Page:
This gorgeous print is also available in red. To see all our new Japanese cottons, click here.

Wednesday, March 5, 2014

Sew Inn classes now on at Tessuti Chatswood

We're pleased to announce that sewing classes are starting at Tessuti Chatswood. We are now holding Beginners classes and (NEW) specialised Tessuti Patterns sewing workshops taught by designer Silva Guanta. Silva will share her sewing knowledge, help you make the correct size and let you in on an industry tip or two.

To check dates and book online, click here.

NOTE: Bring Your Own Project, Sewing With Knits and Pattern Modification Classes coming soon!

The Great British Sewing Bee - Series 2 Episode 2

Can't seem to find Episode 1 from this next series ( please share if you know), here's episode 2.

UPDATE - Here's Episode 1

Thursday, February 27, 2014

Kids and sewing - the hows, whys and wonderings

My daughter and stepdaughter (both 9) just finished sewing their first ever garments. PJ pants in our Bastia Red and Bastia Navy (available Melbourne, and also available in Ink). The bulk of the sewing on these was done during a private lesson and I was happy to pick up their eleventh-hour sewing slack by finishing off the hems. Hey, I could relate - we've all wished some sewing fairy could step in at that stage. I've sewn for and with both the girls, with varying levels of involvement. And, not to leave the stepboy out, try to get him involved too. He likes to pick the fabric and therein lies the extent of both his interest and involvement. Lego beckons, you know, unless he can put his foot on the pedal.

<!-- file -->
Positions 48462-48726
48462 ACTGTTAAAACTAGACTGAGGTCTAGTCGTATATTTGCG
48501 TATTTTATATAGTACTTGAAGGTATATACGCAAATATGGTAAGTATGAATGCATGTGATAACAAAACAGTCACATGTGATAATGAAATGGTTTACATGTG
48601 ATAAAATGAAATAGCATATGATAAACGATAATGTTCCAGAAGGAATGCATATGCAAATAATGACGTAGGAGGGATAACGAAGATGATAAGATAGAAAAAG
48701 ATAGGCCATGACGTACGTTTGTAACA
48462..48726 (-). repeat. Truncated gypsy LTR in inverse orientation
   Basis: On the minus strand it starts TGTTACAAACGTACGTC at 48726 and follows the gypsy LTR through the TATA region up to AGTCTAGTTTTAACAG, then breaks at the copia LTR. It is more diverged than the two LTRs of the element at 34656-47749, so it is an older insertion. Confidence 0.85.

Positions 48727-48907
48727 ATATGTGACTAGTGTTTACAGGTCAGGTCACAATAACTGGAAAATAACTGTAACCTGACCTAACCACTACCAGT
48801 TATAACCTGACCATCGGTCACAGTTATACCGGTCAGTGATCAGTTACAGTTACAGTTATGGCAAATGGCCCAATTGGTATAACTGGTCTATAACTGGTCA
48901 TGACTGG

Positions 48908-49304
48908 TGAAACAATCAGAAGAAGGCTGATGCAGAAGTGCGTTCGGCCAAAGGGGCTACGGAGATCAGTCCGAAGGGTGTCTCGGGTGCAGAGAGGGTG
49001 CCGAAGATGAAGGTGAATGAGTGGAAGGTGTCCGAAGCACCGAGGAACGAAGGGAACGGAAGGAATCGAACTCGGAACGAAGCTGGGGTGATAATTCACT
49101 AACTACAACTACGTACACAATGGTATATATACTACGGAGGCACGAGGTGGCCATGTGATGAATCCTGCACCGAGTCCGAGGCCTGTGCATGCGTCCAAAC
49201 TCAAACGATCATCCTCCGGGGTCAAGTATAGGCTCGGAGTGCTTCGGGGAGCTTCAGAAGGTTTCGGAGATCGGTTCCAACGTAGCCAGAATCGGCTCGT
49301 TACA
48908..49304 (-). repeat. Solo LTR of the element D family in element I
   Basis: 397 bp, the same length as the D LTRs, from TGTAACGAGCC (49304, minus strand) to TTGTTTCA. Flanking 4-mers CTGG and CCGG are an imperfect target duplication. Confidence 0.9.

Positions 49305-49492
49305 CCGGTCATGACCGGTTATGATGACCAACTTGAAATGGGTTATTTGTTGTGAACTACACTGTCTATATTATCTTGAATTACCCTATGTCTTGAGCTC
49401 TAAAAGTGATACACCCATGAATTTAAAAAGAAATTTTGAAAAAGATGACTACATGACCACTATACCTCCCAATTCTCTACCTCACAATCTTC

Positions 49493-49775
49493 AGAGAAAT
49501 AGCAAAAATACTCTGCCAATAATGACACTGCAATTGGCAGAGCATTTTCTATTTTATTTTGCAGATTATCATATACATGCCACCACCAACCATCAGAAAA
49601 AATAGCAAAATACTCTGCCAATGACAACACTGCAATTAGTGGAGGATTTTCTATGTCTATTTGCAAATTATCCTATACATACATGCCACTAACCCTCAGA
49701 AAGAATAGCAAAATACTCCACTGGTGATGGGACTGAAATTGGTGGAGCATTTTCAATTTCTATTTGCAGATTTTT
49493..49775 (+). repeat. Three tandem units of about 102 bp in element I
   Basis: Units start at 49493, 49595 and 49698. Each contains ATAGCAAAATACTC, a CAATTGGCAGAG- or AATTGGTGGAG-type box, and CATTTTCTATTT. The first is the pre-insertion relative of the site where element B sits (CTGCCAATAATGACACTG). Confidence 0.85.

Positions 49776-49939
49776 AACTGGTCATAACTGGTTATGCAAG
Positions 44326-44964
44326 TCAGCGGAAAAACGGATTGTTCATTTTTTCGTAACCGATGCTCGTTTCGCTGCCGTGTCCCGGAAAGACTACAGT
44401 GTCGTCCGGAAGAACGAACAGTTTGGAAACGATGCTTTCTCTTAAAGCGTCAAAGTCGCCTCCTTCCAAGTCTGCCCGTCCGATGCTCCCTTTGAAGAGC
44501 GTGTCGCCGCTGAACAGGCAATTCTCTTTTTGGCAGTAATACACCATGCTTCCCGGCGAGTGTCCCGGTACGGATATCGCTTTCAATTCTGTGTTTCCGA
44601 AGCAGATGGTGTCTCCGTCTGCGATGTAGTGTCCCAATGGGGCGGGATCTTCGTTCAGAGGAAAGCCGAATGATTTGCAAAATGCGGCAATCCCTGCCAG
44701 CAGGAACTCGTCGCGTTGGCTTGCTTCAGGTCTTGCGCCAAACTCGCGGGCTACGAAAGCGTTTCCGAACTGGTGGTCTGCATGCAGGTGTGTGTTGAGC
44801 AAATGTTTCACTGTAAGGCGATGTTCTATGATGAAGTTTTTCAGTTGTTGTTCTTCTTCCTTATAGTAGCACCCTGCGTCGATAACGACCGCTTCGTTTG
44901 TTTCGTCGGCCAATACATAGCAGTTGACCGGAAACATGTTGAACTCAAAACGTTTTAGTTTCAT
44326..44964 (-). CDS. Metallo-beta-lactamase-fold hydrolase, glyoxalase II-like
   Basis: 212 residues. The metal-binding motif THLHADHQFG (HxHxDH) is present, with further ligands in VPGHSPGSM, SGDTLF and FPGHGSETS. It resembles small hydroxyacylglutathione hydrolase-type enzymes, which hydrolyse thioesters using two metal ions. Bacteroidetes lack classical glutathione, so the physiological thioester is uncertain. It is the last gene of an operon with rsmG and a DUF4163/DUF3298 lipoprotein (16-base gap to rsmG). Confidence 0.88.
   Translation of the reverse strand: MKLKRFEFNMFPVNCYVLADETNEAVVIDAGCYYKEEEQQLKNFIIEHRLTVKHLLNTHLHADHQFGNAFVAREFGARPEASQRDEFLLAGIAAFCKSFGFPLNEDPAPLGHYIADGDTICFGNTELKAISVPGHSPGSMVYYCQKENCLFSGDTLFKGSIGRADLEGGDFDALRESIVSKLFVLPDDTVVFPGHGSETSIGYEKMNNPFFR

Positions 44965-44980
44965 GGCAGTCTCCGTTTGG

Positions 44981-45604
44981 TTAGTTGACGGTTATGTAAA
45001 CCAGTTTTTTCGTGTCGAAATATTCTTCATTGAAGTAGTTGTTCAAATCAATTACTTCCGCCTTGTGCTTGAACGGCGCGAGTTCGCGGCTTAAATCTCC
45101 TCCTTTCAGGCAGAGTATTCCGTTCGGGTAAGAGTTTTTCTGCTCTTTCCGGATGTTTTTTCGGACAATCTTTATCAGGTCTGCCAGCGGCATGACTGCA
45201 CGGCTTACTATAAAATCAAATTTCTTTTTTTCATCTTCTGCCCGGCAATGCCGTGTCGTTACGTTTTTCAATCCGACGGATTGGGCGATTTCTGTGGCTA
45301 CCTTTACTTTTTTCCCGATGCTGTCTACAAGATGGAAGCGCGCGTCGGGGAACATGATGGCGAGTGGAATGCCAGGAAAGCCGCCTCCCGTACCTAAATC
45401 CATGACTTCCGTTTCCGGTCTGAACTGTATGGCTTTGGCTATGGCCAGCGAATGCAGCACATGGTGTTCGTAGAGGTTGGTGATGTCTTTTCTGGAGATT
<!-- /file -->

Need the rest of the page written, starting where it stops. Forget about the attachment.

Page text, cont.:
The girls are definitely more interested in the finer details of technique, one slightly more so than the other, but it's certainly the final product that holds most appeal to each one of the kids. Now patient-earth-mother-in-abundance I am not. I'd love them to be more involved and interested but, in the spirit of honest blogging, I'm equally happy for them to bugger off and leave me to sew in peace. If I had the space, I'd leave their sewing machine out (they use my old one) all the time so they could come and go at it as they pleased. But right now that's not even a possibility for me and my machines so they'll just have to get in line behind moi. Plus there's still an element of supervision which needs to happen at their sewing age and that time/patience is often hard to come by.